View attachment 472719
I love riding smaller motorcycles, they have a perfect balance, find the sweet spot and motor on all day
Their is a chart some where in one of my many books, thats shows a small motorcycle, 50cc, its power output and weight and usable range ie speed/fuel use and carrying capacity
then a giant behemoth again showing the range, carrying capacity, power output fuel consumption
for all the power the real world gains are not that much
( OK a small engine of 50cc will have a life of around 10 thousand miles between cheap overhauls)
then a chart, which strangely is not linear
its logarithmic

you see as engine size increases usable power doubles at first 50-100cc then 100cc -250cc
then 250-cc-400cc, then it peaks a little to 500cc not much of a gain, then 600cc it jumps, but beyond that the real world gains are not that great, as you climb to 750, the weight of the engine becomes greater, the frame bigger to handle the power, the brakes wheels and suspension bigger, likewise electrical starting and charging systems

the chart also shows a time period 1899 to 1918
1918- 1930
1930-1950
1950-1970
1970-1990

the very early motorcycles had less than half of the power of that Honda, however slow revving engines and cycle type frames kept weight down, but roads were poorer so average speed was lower

A triumph Model H ( 30,000 produced for the war office) kicks out 4 horsepower weighs about the same as the Honda
yet Honda kicks out three times that but fuel economy is much the same, however reliability and less maintenance shoot right up

in the late 50s to early 70s, most rider used a 350cc single, =weight low, fuel economy excellent and reasonable power output for real world riding, even Triumph offered their twins in 350cc format 80mpg the norm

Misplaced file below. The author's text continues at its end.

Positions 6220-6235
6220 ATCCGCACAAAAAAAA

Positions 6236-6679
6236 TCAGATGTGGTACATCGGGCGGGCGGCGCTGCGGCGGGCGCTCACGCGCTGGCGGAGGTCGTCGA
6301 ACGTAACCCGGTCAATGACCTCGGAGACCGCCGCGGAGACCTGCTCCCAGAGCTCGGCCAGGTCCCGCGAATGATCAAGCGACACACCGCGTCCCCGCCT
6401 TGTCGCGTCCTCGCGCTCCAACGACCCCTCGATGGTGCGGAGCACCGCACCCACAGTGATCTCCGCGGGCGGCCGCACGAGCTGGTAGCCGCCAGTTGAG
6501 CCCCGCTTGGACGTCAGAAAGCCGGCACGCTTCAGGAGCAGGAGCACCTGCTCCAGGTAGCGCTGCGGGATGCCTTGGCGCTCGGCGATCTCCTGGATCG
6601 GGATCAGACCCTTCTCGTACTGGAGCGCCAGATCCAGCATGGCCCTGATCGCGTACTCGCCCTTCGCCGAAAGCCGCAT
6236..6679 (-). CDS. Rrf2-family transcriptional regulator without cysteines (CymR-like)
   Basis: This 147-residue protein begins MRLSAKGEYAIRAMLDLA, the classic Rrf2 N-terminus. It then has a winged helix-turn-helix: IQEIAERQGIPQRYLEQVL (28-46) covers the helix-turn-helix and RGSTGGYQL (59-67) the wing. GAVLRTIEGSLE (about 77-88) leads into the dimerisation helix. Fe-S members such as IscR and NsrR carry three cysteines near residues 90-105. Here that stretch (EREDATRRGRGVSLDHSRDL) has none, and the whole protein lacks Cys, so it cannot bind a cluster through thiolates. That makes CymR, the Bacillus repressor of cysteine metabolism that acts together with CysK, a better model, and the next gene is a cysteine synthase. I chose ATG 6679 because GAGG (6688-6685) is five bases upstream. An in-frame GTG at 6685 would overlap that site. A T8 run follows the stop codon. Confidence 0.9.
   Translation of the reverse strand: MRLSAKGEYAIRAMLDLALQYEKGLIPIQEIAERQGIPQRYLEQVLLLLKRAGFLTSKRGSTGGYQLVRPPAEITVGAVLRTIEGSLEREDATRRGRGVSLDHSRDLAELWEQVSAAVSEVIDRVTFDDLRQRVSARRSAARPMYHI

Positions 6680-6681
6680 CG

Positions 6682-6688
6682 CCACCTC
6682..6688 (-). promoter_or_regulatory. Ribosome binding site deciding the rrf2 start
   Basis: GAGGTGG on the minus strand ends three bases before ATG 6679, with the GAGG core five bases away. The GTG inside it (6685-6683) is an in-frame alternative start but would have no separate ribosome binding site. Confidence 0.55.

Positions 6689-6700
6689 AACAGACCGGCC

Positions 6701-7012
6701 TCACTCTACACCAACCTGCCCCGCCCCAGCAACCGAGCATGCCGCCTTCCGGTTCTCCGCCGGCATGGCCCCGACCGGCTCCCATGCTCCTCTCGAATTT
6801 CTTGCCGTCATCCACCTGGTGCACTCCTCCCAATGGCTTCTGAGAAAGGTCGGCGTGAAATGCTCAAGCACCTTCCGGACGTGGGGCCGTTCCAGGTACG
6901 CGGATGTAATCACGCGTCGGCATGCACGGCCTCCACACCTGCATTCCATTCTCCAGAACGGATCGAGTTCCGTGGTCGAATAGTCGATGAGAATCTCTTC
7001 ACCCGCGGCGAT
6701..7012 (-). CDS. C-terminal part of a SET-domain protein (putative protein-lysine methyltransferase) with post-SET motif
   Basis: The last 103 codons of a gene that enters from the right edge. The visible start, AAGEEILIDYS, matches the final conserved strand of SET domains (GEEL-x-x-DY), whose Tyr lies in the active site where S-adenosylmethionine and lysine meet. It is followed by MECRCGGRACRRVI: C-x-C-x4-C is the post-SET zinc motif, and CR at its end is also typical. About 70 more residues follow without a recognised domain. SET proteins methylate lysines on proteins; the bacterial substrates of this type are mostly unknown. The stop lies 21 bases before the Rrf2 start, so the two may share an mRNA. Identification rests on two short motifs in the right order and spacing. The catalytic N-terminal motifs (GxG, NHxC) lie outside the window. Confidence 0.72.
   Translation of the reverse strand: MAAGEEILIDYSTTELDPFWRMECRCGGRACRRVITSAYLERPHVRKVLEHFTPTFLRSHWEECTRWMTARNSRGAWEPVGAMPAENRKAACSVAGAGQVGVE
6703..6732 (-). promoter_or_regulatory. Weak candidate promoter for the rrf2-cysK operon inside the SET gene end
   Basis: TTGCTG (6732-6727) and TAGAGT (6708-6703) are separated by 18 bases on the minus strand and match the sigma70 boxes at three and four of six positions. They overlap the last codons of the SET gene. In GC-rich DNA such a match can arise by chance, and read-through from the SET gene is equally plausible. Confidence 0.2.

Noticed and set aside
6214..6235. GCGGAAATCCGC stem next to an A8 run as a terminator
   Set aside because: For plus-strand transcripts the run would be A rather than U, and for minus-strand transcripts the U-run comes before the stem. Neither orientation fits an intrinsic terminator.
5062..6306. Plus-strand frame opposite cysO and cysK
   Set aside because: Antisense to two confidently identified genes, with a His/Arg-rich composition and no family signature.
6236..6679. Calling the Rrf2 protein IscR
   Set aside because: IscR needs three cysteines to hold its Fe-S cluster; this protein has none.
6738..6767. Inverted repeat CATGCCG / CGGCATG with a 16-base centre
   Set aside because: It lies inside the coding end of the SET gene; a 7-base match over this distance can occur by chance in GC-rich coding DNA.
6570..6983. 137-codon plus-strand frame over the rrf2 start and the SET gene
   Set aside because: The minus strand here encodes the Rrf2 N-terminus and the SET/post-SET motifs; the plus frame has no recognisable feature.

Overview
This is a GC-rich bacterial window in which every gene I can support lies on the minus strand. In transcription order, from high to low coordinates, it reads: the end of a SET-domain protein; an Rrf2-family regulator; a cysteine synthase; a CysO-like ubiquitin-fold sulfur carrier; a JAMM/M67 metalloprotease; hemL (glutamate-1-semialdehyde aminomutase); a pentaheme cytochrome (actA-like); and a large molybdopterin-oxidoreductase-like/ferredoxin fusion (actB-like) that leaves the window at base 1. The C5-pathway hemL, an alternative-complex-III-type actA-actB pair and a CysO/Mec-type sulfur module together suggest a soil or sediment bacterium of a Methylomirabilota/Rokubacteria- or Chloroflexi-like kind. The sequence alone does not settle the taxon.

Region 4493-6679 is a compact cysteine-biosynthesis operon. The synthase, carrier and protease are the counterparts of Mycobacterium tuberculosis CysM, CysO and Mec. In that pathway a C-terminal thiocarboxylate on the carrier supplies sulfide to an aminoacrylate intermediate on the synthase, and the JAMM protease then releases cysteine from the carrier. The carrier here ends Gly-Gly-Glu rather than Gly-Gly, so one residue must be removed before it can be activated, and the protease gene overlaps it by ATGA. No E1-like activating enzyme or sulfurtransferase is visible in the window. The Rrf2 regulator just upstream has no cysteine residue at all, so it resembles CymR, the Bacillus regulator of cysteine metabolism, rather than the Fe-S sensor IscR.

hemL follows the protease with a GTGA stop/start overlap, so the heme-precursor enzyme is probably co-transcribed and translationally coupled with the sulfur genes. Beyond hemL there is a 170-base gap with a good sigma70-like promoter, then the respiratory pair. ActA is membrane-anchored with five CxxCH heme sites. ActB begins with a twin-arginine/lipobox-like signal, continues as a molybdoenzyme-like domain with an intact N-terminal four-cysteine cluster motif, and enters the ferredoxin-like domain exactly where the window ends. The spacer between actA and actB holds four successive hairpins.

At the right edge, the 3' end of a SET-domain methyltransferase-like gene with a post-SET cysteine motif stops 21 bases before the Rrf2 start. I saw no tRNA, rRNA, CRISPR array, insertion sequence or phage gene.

I used to cover vast distances on a 250cc MZ, although lusting after a bigger smoother motorcycle, the MZ gave me 80mpg on a run and was silky smooth
when I bought a bigger motorcycle fuel consumption went up as did tyre wear and vibration

Providing you avoid motorways, for normal motorcycle touring a motorcycle of between 250cc to 500cc is more than enough, also means you can manoeuvre it on tight roads, ride onto the ferry easily, and if you drop it you can pick it up
I tour on a 750 twin, its modernish but only develops the same power out as a Triumph Tiger 500 of the late 60s, but without the oil leaks and vibration
70mpg is the norm, 170Kg fuelled up

but I would be happier with something smaller, last year met a young couple touring Europe on a Suzuki 500cc twin, that he used to go to work on
A long dead friend toured Europe on his 3 speed 125cc Bantam after his national Service, but then roads were a little narrower then, but i reckon with care you could still do it
perhaps after next years big trip, I might look at a smaller light Guzzi , a 175cc four stroke single and enjoy the ride